11 Things You Might Not Know About: Philly’s Public Squares



They’re some of the most revered spaces in the city — the five open public squares William Penn laid out in the 1680s to keep the green in his “greene Countrie Towne.” Today we hoverboard inside them, crave homes adjacent to them, let our kids clamber over their statues and fountains. Here, some facts you might not know about Rittenhouse, Logan, Washington, Franklin and Penn squares, courtesy of James McClelland and Lynn Miller’s new book City in a Park. Read more »

How Millennials Are Ruining the Workforce

Illustration by Jason Raish

Illustration by Jason Raish

As a boomer, I have a special interest in millennials. It’s the same sort of interest I have in car wrecks: I don’t want to see what’s going on, but I can’t look away. Take, for instance, the cover story that Time magazine had a few months back about how millennials are raising their children. I didn’t read the article. I couldn’t, because the very first paragraph stopped me cold. Here it is, reproduced in full:

On a playground in San Francisco, 4-year-old Astral Defiance Hayes takes a stick and writes his name in the sand. His twin brother Defy Aster Hayes whizzes around their father.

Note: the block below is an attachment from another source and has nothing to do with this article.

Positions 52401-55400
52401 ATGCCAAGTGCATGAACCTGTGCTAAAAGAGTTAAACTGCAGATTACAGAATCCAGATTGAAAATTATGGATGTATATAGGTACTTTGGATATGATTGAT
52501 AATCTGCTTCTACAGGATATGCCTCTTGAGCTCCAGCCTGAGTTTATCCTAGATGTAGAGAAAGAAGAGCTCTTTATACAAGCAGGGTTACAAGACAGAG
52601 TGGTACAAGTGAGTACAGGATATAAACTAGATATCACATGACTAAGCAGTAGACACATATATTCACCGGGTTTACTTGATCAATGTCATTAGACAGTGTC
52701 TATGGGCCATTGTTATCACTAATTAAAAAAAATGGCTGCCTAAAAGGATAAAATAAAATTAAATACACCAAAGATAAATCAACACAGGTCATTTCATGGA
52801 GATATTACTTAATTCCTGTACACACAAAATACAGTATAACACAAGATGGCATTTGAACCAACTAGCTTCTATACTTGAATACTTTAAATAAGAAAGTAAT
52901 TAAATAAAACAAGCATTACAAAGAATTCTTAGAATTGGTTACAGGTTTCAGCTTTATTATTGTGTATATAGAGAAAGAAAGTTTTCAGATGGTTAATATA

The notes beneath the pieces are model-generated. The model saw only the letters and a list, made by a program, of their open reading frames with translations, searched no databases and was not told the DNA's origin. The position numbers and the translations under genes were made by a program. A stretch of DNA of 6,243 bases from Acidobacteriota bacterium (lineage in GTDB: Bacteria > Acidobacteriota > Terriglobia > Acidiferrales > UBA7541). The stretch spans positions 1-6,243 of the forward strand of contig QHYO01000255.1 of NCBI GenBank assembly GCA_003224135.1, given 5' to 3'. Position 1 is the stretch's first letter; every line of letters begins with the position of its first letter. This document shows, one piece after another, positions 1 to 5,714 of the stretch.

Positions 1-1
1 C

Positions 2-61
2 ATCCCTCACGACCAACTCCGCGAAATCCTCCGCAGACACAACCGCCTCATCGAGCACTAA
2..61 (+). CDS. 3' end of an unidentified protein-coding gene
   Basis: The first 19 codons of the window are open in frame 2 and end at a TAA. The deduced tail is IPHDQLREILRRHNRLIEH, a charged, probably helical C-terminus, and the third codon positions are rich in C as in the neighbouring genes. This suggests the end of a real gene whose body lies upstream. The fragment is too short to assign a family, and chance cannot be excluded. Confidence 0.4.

The fact is, I don’t need to know anything more about how millennials are parenting than that two of them thought it was a great idea to name their twin boys Astral Defiance and Defy Aster.

I mean: Who does that? Read more »

Three Philly-Area Pups Will Compete in Puppy Bowl XII

From left: Rottweiler Leah; Lab Marley; Kevin

From left: rottweiler Leah from Center City’s Morris Animal Refuge; lab Marley from Souderton’s Salfid Rescue, Inc.; schnauzer Kevin from Marlton’s New Life Animal Refuge.

If Super Bowl Sunday finds you curling up with dog treats instead of chips and dip, chances are your idea of the Big Game is Animal Planet’s Puppy Bowl. This year’s production, the 12th, will feature contestants from three local animal shelters: Center City’s Morris Animal Refuge, Marlton’s New Life Animal Rescue, and Salfid Rescue, Inc., in Souderton. Prepare to lose your heart: Read more »

Diversifying New Year’s Day: Inside Philadelphia’s First Puerto Rican Mummers Troupe

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All photos | Bradley Maule

Sixteen-year-old Niurka Mojica stands in the center of the circle, a mass of blondish curls piled into a bun and accented with a red flower. As three drummers pound congas, she lifts the hem of her billowing red skirt up in the air, then shakes it down to her toes. She puts her hands on her hips and thrusts her chest out. She grabs the skirt again and swivels her hips. Around the circle there are singers and percussionists and other girls shaking brightly colored skirts back and forth. A couple of masked men in satin costumes bop along to the music, as does someone holding a gigantic satin-clad puppet whose horned head almost touches the ceiling.